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BJP woos regional parties in Nagaland to continue its conquest in northeast

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Talks are reportedly on with BJP and other regional parties as no party or alliance has secured a clear majority.

New Delhi: Tough negotiations are underway between the BJP and regional parties in Nagaland as no party has won a clear majority in the assembly poll results announced Saturday.

The Nationalist Democratic Progressive Party (NDPP)-BJP alliance has secured 29 of the 59 assembly seats whereas the ruling Nagaland People’s Front (NPF) secured 27 seats on its own.

Former chief minister Neiphiu Rio was already declared winner after his rival withdrew his nomination from the Northern Angami-II assembly seat in Kohima district last month.

The NPF’s alliance partners — JD(U) and NPP — won one and two seats, respectively. However, sources told ThePrint that the JD(U) candidate G. Kaito Aye from Satakha and independent candidate Tongpang Ozukum from Angetyongpang are likely to switch over to the NDPP-BJP side, with the two winning NPP candidates also expected to follow suit soon.

Meanwhile, sources said that negotiations are on between the NPF and its former ally BJP since the latter’s alliance with NDPP has failed to reach the halfway mark.

Uncertainty loomed large over the Nagaland assembly election this year after the separatist NSCN-IM along with civil society groups called for an election boycott demanding an early solution to the vexed Naga political problem.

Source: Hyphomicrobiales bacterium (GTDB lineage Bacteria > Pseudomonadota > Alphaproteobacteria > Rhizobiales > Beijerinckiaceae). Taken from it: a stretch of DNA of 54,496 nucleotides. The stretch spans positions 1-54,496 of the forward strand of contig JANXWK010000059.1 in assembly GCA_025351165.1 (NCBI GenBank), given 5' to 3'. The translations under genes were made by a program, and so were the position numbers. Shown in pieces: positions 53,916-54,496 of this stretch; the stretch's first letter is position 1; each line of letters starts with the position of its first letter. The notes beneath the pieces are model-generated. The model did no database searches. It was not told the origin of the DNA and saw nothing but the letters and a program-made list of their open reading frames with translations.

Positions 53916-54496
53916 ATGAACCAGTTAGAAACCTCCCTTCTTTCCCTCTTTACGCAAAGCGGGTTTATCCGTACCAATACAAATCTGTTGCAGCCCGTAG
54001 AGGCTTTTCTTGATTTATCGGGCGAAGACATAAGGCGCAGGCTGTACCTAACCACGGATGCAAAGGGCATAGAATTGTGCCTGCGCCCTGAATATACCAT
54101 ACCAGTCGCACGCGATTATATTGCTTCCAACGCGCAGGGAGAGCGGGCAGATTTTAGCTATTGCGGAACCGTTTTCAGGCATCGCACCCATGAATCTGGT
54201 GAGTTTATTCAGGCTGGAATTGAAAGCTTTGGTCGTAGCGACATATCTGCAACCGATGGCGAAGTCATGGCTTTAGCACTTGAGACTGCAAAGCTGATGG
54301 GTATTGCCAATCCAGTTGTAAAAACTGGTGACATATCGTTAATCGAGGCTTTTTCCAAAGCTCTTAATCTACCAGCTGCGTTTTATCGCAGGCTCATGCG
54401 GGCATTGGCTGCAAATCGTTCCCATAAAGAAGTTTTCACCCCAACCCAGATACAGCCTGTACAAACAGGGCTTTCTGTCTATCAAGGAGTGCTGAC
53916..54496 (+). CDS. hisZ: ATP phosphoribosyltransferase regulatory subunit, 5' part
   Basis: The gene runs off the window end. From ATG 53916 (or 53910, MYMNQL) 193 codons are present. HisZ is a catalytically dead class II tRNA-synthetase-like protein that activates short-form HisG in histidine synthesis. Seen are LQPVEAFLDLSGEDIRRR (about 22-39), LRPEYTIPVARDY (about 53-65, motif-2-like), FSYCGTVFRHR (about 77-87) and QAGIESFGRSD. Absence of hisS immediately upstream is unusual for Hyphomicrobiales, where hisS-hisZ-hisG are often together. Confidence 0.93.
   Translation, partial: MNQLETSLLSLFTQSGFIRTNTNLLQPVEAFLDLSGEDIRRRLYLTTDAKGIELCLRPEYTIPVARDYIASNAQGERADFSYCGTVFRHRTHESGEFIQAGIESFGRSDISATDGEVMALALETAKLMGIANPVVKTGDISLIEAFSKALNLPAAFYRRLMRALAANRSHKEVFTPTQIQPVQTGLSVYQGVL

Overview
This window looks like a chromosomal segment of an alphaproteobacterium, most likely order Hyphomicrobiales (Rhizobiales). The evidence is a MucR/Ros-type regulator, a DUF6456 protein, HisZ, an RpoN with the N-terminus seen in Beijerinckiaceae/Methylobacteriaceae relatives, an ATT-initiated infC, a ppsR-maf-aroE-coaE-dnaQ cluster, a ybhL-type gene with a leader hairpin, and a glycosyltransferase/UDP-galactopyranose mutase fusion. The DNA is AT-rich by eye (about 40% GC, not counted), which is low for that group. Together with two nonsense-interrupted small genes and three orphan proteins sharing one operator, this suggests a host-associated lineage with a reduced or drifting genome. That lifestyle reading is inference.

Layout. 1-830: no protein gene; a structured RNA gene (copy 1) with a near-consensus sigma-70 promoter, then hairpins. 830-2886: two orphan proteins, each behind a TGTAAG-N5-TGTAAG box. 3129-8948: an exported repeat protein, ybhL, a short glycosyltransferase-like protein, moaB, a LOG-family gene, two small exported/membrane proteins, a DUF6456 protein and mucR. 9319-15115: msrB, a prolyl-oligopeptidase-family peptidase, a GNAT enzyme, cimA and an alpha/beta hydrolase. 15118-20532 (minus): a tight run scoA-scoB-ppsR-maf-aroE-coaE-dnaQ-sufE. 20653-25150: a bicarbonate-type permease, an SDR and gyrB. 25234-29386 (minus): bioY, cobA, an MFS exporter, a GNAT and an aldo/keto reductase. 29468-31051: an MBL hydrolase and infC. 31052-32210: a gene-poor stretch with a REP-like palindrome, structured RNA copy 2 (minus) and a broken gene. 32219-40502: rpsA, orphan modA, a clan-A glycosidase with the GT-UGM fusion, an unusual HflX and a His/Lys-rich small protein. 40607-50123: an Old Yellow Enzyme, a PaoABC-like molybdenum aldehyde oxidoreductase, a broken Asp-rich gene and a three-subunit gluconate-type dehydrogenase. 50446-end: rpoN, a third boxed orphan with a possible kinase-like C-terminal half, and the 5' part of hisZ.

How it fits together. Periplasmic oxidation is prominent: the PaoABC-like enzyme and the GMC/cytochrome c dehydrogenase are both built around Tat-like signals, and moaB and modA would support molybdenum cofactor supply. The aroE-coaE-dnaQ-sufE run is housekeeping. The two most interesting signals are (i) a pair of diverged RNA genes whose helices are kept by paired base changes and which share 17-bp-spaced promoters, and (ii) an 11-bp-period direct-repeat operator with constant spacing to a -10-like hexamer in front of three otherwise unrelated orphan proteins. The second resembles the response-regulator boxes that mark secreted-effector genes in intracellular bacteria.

However, the BJP was the first to announce its list of candidates followed by the Congress and the newly-floated NDPP, which Rio had joined after quitting NPF.

While the fight between the NDPP and NPF remained neck and neck, it is the decisive seat gain for the BJP party. Showing a massive increase in its footprint in the state, the BJP alone secured 12 seats this time, overshooting expectations from all parties.

Rajat Sethi, a northeast observer and adviser to the Biren Singh government in Manipur, says that despite allegations about BJP’s “communal agenda”, strategies crafted by party chief Amit Shah and BJP leader Ram Madhav have managed to push the NPF to the corner.

“People of Nagaland have enormous trust in BJP because former PM Atal Bihari Vajpayee took acute interest in Nagaland. The talk of a solution before the elections were all diversionary tactics to maintain status quo,” Sethi told ThePrint.

Political analysts in the state had also largely predicted the NDPP-BJP alliance will form government.

“It is just the propaganda that it is a Hindu party. Nothing much will change on the ground,” said Timir Choudhury, a political observer and former Congress party worker.

Asked how this BJP alliance would be different from the ruling DAN alliance, that had been in power for three consecutive terms, he said, “You will see more accountability with the government since the majority of the voters being below the age of 35, who are more aware of their rights.

Naga peace accord

The BJP has the advantage right from the start given the framework agreement signed between the Modi government and the NSCN-IM. However, state Congress president K. Therie said that BJP’s national integration approach will not allow for a Naga solution.

“The BJP’s ideology is uniform civil code or Hindutva so there can be no special provisions given to us. So I don’t think there will be a solution with BJP at the Centre,” he said.

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